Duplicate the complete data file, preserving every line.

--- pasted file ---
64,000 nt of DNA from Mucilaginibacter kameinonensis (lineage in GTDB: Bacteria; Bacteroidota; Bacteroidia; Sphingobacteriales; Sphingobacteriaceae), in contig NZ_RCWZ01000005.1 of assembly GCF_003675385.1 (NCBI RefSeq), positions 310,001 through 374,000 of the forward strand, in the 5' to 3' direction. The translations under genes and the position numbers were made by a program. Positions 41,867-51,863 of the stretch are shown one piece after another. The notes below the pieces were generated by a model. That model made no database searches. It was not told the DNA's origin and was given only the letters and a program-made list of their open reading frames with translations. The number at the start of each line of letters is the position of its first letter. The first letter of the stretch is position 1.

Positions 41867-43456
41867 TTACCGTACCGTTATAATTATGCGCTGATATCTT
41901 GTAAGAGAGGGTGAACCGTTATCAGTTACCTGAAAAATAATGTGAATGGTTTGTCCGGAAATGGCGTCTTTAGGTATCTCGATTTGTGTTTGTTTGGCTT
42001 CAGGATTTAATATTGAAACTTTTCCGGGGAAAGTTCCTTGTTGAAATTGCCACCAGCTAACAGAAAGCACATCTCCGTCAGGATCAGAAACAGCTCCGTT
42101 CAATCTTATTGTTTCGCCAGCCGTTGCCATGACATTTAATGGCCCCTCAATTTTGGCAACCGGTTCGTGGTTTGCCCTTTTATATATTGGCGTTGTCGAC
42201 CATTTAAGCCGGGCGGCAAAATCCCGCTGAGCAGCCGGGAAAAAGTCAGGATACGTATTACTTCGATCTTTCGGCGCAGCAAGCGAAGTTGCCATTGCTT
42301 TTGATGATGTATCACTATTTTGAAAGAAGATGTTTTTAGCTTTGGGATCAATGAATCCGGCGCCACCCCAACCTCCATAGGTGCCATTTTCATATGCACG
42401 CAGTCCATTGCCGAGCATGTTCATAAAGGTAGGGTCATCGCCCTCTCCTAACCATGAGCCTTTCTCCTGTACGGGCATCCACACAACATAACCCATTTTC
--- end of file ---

64,000 nt of DNA from Mucilaginibacter kameinonensis (lineage in GTDB: Bacteria; Bacteroidota; Bacteroidia; Sphingobacteriales; Sphingobacteriaceae), in contig NZ_RCWZ01000005.1 of assembly GCF_003675385.1 (NCBI RefSeq), positions 310,001 through 374,000 of the forward strand, in the 5' to 3' direction. The translations under genes and the position numbers were made by a program. Positions 41,867-51,863 of the stretch are shown one piece after another. The notes below the pieces were generated by a model. That model made no database searches. It was not told the DNA's origin and was given only the letters and a program-made list of their open reading frames with translations. The number at the start of each line of letters is the position of its first letter. The first letter of the stretch is position 1.

Positions 41867-43456
41867 TTACCGTACCGTTATAATTATGCGCTGATATCTT
41901 GTAAGAGAGGGTGAACCGTTATCAGTTACCTGAAAAATAATGTGAATGGTTTGTCCGGAAATGGCGTCTTTAGGTATCTCGATTTGTGTTTGTTTGGCTT
42001 CAGGATTTAATATTGAAACTTTTCCGGGGAAAGTTCCTTGTTGAAATTGCCACCAGCTAACAGAAAGCACATCTCCGTCAGGATCAGAAACAGCTCCGTT
42101 CAATCTTATTGTTTCGCCAGCCGTTGCCATGACATTTAATGGCCCCTCAATTTTGGCAACCGGTTCGTGGTTTGCCCTTTTATATATTGGCGTTGTCGAC
42201 CATTTAAGCCGGGCGGCAAAATCCCGCTGAGCAGCCGGGAAAAAGTCAGGATACGTATTACTTCGATCTTTCGGCGCAGCAAGCGAAGTTGCCATTGCTT
42301 TTGATGATGTATCACTATTTTGAAAGAAGATGTTTTTAGCTTTGGGATCAATGAATCCGGCGCCACCCCAACCTCCATAGGTGCCATTTTCATATGCACG
42401 CAGTCCATTGCCGAGCATGTTCATAAAGGTAGGGTCATCGCCCTCTCCTAACCATGAGCCTTTCTCCTGTACGGGCATCCACACAACATAACCCATTTTC